Single crystals of La2−xSrxCuO4 (LSCO) were grown using a travelling-solvent-floating-zone technique. The actual doping x(=p) of each crystal was estimated from its Tc using the empirical relation Tc0=Tcopt(1−82.6(p−0.16)2) (ref. 31). The in-plane resistivity ρa b was measured using a conventional four-probe a.c. lock-in detection technique in a superconducting magnet at the University of Bristol, in steady magnetic fields up to 33 T at the High Magnetic Field Laboratory (HMFL) in Nijmegen, and in pulsed magnetic fields up to 60 T at the LNMCI-T in Toulouse. In all reported measurements, the field was applied along the c-axis.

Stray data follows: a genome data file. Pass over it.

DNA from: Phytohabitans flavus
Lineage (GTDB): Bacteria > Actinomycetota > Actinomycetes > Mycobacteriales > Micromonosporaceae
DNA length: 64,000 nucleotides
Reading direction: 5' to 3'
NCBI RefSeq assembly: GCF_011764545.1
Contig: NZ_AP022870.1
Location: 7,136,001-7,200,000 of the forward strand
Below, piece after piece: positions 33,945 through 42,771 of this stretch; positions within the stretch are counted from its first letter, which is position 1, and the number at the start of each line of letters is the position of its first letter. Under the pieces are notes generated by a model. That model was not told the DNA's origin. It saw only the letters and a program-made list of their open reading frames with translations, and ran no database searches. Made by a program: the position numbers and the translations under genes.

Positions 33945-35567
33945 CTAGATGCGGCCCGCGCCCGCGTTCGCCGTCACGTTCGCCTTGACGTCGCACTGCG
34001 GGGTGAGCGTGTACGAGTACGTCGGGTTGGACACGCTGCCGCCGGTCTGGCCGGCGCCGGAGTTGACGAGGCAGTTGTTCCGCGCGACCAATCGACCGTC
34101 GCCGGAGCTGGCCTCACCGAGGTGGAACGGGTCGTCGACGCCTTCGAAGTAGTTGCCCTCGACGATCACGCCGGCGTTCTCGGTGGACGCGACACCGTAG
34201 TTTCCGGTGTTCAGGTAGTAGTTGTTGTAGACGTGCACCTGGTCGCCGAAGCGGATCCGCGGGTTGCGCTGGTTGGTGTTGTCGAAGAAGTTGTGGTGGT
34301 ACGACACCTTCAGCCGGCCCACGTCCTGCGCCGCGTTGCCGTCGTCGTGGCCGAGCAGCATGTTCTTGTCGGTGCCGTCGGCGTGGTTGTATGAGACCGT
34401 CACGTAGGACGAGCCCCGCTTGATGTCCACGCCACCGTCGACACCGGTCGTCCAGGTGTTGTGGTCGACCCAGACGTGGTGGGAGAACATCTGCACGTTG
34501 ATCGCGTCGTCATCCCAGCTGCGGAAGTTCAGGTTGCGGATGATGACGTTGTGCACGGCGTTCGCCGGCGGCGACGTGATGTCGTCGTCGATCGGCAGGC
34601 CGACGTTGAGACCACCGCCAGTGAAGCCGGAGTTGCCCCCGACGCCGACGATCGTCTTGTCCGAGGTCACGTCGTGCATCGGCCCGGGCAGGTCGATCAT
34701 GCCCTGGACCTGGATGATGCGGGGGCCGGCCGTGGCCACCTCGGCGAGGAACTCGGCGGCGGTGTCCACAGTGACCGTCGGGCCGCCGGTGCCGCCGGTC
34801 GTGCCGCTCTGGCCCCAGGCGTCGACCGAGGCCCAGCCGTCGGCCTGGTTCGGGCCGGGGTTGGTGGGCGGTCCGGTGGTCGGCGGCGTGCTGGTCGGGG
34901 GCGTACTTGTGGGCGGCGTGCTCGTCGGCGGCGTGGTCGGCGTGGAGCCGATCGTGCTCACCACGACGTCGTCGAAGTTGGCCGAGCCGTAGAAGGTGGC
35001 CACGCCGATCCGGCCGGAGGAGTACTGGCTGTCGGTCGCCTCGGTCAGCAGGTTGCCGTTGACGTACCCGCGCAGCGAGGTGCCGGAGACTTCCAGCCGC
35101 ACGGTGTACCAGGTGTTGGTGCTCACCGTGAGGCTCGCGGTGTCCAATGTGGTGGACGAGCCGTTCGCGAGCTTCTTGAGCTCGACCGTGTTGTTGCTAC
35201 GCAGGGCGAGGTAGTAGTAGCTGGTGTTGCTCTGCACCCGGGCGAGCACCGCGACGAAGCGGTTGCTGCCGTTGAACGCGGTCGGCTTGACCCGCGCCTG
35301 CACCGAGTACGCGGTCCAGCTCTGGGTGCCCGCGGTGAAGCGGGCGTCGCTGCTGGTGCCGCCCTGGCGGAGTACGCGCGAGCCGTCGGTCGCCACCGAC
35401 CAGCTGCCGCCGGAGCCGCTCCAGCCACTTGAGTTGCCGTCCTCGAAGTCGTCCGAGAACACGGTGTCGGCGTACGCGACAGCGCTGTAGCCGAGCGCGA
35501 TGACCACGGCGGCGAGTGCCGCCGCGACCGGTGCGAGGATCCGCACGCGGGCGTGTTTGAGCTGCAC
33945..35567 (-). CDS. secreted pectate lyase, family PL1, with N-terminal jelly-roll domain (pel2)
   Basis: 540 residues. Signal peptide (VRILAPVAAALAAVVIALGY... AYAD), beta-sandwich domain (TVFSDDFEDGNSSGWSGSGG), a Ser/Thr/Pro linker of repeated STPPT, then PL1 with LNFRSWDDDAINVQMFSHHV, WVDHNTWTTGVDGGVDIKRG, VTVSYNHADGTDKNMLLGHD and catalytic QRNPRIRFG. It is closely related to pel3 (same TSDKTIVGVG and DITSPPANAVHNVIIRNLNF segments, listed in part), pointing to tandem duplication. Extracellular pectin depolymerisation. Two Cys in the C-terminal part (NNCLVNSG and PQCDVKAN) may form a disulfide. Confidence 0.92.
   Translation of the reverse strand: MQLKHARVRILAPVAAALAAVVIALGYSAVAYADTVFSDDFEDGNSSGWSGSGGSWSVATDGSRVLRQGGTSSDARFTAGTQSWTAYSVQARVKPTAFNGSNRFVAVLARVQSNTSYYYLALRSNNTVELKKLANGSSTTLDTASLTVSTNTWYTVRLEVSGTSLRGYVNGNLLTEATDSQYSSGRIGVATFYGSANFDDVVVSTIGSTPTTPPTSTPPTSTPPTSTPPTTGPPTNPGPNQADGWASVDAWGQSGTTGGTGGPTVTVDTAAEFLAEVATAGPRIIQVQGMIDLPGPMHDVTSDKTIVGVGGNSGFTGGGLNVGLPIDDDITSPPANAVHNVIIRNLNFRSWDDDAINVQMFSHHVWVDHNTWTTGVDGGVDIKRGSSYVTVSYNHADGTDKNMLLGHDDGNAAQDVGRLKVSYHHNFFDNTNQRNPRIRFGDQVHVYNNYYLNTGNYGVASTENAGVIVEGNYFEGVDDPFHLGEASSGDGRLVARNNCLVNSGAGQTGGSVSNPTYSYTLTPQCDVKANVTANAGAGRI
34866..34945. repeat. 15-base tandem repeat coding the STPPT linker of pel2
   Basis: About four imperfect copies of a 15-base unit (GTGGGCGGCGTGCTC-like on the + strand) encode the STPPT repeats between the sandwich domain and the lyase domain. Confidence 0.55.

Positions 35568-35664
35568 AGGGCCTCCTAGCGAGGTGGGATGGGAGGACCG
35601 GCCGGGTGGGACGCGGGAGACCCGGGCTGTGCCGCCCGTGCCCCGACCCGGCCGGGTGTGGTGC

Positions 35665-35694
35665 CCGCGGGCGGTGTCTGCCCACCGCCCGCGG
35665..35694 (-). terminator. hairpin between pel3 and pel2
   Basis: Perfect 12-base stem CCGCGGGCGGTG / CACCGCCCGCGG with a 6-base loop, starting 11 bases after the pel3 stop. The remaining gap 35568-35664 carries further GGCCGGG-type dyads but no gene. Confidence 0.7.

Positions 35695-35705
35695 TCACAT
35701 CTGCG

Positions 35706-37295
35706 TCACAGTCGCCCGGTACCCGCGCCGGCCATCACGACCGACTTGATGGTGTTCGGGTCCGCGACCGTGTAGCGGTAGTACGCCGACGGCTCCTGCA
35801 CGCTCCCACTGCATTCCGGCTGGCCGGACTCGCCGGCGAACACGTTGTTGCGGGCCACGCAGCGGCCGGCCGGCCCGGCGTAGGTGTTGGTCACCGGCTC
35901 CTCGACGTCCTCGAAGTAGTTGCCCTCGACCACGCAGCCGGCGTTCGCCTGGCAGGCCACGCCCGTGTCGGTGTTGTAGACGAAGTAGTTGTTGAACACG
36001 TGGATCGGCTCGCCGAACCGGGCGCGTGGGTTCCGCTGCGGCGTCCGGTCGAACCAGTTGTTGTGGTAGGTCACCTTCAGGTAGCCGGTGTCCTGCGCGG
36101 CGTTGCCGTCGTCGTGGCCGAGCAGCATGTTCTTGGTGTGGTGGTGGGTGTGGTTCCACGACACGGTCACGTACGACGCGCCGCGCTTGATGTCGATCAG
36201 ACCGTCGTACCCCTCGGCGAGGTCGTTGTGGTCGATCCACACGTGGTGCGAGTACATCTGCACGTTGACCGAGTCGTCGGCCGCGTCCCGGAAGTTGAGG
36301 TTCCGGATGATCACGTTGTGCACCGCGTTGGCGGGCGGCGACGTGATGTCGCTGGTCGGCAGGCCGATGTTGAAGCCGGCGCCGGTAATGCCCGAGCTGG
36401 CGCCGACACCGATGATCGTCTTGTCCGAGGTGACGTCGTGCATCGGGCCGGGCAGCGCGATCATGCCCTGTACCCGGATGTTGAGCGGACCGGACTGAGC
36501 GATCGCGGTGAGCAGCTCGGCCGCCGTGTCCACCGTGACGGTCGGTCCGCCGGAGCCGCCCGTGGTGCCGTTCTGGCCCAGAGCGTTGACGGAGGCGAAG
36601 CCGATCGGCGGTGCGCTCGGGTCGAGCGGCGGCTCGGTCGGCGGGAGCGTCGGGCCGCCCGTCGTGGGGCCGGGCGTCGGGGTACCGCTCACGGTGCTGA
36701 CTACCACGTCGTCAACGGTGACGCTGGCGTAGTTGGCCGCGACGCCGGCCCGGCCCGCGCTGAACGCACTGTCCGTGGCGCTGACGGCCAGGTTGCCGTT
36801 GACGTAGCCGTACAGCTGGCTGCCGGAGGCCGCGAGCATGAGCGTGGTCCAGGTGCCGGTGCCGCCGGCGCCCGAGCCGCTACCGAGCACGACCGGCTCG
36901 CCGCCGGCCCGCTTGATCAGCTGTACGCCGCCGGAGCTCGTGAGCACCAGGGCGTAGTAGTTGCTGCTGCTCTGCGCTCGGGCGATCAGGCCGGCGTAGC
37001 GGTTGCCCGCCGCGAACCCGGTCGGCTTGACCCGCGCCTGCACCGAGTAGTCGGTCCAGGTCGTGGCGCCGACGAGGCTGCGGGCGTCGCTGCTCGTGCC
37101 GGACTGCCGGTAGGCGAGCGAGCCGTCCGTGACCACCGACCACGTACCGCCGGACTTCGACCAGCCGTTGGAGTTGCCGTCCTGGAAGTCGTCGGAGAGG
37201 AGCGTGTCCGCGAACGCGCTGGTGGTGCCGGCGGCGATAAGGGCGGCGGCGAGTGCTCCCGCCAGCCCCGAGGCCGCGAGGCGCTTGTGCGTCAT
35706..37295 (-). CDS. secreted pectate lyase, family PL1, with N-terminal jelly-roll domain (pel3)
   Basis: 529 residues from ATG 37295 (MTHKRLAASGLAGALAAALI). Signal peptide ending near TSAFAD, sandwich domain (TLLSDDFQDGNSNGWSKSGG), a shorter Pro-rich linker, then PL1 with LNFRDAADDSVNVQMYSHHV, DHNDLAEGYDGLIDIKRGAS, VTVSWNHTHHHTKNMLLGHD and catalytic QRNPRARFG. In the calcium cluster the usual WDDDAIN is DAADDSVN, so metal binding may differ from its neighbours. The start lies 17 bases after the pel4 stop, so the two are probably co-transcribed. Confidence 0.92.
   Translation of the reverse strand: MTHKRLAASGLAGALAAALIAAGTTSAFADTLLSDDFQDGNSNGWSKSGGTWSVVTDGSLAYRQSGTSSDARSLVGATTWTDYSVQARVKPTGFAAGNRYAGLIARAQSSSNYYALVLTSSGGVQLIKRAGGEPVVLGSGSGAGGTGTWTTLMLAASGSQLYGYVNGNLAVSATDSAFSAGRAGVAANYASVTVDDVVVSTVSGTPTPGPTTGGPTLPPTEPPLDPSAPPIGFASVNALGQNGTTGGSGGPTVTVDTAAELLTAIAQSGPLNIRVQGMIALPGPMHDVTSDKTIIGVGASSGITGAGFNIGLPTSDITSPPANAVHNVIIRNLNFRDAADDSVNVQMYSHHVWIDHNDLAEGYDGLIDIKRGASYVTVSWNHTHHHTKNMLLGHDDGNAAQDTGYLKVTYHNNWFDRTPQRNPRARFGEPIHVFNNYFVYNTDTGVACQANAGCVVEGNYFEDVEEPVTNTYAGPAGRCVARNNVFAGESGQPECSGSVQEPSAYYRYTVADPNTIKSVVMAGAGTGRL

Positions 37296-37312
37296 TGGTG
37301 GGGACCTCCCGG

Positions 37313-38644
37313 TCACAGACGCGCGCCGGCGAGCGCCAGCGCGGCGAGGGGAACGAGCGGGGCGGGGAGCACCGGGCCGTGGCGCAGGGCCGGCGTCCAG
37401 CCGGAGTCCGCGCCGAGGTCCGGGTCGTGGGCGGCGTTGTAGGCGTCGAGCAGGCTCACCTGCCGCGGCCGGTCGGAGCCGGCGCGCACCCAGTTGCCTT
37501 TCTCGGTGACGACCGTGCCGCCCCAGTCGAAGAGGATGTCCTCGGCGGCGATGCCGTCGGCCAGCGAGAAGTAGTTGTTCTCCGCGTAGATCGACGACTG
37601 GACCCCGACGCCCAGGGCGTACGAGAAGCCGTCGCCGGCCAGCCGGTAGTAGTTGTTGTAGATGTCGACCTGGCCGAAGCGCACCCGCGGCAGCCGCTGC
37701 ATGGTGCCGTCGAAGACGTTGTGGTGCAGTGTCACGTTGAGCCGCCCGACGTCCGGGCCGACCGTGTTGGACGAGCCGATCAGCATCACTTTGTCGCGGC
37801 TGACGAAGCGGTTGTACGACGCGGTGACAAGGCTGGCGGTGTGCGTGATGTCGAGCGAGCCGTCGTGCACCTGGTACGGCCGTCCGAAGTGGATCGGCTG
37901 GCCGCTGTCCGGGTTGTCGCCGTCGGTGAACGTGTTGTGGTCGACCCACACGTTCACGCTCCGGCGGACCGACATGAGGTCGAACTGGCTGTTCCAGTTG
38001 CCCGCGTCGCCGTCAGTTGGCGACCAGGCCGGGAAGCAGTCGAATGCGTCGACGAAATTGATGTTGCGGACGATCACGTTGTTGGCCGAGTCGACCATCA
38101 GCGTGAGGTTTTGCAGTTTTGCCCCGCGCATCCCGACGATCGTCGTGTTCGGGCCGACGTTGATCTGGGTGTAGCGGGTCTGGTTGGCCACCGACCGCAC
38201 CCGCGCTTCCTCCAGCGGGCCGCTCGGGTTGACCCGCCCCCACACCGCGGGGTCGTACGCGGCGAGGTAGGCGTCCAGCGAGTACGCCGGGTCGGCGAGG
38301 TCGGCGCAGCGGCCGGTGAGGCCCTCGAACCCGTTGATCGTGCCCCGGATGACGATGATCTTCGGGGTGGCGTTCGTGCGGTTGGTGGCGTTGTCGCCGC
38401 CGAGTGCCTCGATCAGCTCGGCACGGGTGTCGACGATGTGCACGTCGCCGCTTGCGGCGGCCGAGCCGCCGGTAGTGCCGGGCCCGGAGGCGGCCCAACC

Error bars. The error bars in Figs 1e and 2a (and subsequently in Fig. 2b) reflect our uncertainty in the determination of H2(T) from the individual magnetoresistance curves. More explicitly, we fit the highest-field data, well above H2, to a quadratic field dependence and determine the standard deviation σ from the fit. We then identify H2 (and its associated uncertainty) with the point at which the data deviate from the extrapolated high-field fit by more than 3σ (±1σ). The error bars in the Nernst- and specific-heat-derived points are as quoted in the corresponding references. In Fig. 2c, the error bars for T*, Tcoh and T2 represent compound errors due to uncertainty in determining the various onset temperatures and the spread in values as measured on samples of the same x. The T*, Tcoh and T2 values quoted are averages of measurements taken on at least three different samples for each doping concentration. In Fig. 2d, the error bars associated with T2/Tc0 are again compound errors—the large error bars for LSCO26 reflect for the most part our uncertainty in Tc0, the superconducting transition of which is invariably broader as it resides at the edge of the superconducting dome where dTc0/dx is the steepest. The error bars for ρs/ρs(pcrit) represent the standard deviation in the spread of values as listed in Supplementary Table S1.